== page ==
Biography of Mrs. Ellen Woods Crafts Meacham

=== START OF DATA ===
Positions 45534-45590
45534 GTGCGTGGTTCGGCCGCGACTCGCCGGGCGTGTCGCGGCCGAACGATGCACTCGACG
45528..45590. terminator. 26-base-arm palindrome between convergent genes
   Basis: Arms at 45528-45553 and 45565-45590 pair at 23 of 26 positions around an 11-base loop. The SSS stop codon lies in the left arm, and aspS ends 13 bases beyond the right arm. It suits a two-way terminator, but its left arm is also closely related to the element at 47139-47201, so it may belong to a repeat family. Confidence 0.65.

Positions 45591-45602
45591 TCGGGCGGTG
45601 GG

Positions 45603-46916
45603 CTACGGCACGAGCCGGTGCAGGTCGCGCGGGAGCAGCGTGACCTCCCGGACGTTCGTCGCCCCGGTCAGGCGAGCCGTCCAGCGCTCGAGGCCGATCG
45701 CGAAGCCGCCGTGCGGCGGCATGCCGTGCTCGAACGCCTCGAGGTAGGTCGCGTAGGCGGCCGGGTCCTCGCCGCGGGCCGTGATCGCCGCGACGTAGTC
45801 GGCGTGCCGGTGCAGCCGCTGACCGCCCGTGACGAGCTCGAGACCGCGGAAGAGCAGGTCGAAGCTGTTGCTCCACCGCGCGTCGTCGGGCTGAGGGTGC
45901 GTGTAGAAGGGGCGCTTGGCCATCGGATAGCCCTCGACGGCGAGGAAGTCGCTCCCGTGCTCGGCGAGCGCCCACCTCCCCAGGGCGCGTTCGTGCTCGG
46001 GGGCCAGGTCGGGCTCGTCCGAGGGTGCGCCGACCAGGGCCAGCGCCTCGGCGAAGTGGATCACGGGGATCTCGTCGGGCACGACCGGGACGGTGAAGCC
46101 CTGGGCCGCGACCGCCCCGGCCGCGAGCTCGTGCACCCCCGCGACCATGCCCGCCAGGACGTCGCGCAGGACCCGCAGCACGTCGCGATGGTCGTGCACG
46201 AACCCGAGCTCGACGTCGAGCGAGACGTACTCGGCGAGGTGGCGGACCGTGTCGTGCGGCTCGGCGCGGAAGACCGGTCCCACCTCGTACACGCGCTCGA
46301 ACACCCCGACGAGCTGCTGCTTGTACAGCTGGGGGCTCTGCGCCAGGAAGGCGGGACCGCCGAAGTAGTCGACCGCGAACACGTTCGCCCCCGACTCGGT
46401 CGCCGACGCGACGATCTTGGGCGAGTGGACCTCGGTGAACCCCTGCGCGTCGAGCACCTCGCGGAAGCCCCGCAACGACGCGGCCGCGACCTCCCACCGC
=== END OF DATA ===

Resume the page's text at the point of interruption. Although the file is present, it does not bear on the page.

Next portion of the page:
Mrs. Ellen Woods Crafts Meacham. This lady, who, with her husband and family, occupies as a residence one of the old landmarks of the county (the well known Crafton Retreat), is a native of Jackson, Michigan, and daughter of Myron Harwood and Miranda (Capen) Crafts. Her father, who was born in Whately, the family seat, was a man of great force of character. He came to San Bernardino County when the country was new, locating at the place which took his name, and left the impress of his character indelibly upon the community. His unusual business ability, while securing for him ample means and property, could have enabled him to accumulate a much vaster fortune had his inclinations run more to hoarding. He established his home at the place which took the name of “Crafton Retreat,” a spot of great natural beauty, which has been rather enhanced than detracted from by the hand of man. He had a clear foresight of the great future which was in store for the community of his adopted home, and his judgment was verified even before his death, which occurred in this county. He was one of the early members of the Republican Party, and during the war stood manfully by his convictions, though he and a Mr. Robbins at that time cast the only Republican votes in the county. His daughter, Mrs. Meacham, with whose name this sketch commences, was nine years old when her parents removed from Jackson to Windsor, Michigan, nine miles from Lansing, and there her mother died. After this sad event she went to live with her maternal...